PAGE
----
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Avery F. Gordon’s The Hawthorn Archive: Letters from the Utopian Margins: A Roundtable

Fri, November 10, 10:00 to 11:45am, Hyatt Regency Chicago, Gold Coast, Concourse Level West Tower

Session Submission Type: Non-Paper Session: Dialogue Format


In August of 2017, Fordham University Press will release Avery Gordon’s long-awaited book The Hawthorn Archive: Letters form the Utopian Margins. Constituting an archive itself and in the tradition of her experimental classic Ghostly Matters: Haunting and the Sociological Imagination, The Hawthorn Archive exceeds the genre of the scholarly monograph, assembling documents of fugitivity, photographs, correspondences between critics and artists, cultural analyses, and more. The Hawthorn Archive is an imaginary infrastructure that gathers the utopian histories and practices that exist in the margins of conventional understandings of utopia. Its contents are comprised of those who challenged the modern capitalist system but whose challenges have been obscured because they were not the vaunted subjects of canonical Marxism. They are the slaves that ran; the abolitionists who clung to the mantra “own nothing, own nothing, own nothing;” and the soldiers who deserted wars and their rationales.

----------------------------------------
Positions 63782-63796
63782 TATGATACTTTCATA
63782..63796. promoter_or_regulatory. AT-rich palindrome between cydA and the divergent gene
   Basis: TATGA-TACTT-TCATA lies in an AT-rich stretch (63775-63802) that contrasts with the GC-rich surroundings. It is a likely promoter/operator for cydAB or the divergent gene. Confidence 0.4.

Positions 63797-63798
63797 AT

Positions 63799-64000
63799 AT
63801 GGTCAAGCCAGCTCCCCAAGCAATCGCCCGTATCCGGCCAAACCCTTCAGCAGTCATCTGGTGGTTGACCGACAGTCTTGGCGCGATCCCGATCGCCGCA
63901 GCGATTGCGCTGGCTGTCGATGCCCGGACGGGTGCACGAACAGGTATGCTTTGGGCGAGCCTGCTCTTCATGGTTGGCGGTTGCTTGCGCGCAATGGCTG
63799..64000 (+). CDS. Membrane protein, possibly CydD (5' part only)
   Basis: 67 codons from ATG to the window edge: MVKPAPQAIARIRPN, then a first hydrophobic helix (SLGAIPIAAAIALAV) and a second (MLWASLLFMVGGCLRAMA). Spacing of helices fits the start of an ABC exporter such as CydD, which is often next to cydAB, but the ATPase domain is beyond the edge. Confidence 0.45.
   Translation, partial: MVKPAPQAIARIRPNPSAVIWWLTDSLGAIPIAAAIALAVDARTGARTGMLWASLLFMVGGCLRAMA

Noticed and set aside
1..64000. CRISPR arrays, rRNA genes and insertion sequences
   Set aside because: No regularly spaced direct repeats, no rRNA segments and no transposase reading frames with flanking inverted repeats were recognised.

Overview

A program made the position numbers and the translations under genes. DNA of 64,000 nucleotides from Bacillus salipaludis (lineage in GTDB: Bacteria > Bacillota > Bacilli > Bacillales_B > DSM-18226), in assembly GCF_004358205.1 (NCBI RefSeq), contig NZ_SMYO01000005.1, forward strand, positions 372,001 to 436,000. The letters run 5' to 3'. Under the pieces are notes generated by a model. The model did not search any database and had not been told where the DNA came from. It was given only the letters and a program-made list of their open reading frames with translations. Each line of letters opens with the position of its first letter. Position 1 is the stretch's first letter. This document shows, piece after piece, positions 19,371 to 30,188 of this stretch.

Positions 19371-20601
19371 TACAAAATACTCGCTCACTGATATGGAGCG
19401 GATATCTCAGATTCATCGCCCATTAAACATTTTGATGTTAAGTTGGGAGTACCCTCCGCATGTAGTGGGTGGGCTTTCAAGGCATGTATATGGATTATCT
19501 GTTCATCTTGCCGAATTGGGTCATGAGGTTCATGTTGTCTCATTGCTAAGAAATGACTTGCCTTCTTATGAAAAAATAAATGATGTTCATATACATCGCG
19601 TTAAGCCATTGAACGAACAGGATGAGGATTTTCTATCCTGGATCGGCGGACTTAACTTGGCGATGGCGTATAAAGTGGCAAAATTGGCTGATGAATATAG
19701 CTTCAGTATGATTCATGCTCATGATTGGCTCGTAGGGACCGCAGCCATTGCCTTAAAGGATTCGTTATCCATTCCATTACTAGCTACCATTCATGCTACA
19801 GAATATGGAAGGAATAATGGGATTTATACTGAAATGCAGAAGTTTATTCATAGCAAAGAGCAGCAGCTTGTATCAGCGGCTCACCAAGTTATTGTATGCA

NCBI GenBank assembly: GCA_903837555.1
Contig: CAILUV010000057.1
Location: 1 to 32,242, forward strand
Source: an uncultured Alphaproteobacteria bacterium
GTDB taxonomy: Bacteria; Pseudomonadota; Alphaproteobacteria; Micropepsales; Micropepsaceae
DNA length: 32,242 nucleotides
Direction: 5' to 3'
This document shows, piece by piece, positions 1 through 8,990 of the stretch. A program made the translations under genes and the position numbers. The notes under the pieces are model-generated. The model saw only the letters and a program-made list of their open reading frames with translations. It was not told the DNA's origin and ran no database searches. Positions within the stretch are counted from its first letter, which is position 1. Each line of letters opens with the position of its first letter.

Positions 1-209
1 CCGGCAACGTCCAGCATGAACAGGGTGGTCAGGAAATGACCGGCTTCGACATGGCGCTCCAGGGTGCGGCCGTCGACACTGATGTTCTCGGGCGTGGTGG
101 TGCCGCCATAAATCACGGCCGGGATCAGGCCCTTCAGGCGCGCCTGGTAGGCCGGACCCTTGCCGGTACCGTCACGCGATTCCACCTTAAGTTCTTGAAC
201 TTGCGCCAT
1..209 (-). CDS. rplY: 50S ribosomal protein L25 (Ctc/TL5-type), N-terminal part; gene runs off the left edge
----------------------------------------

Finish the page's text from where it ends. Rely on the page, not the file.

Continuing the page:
In addition to introducing readers to images, documents, and correspondences, the book is the record of forms of political consciousness and modes of critical thought that point toward histories of people working to live on terms better than the ones that they received. Both an intervention into and a departure from canonical versions of utopia, The Hawthorn Archive does not take for granted the progressivism of utopian thought. Indeed, it rightly identifies the utopian as a site of contestation and exclusion, contestations over what is excluded in typical utopian calculations. Rather than render dissent into the exceptional achievement of a few or into the exclusive affair of the vanguard, The Hawthorn Archive argues that the seeds of dissent can be found in the past and the present as well as in the most overlooked social groups.

This roundtable speaks directly to this year's conference theme as Gordon's archive of marginalized utopias quite literally represents an attempt to assemble the "intellectual, political, historical, and social genealogies of critical and transformative thought and praxis." With Gordon herself as respondent, the panel brings together scholars who have large reputations where matters of racial capitalism, the histories of radical dissent, and archives of the alternative are concerned. They are also friends and colleagues who have had long engagements with Gordon and her generative work. Extending the spirit of The Hawthorn Archive, the roundtable convenes a conversation about the history and necessity of dissenting margins, a conversation that will surely become part of the ASA’s own archive of radical thought.

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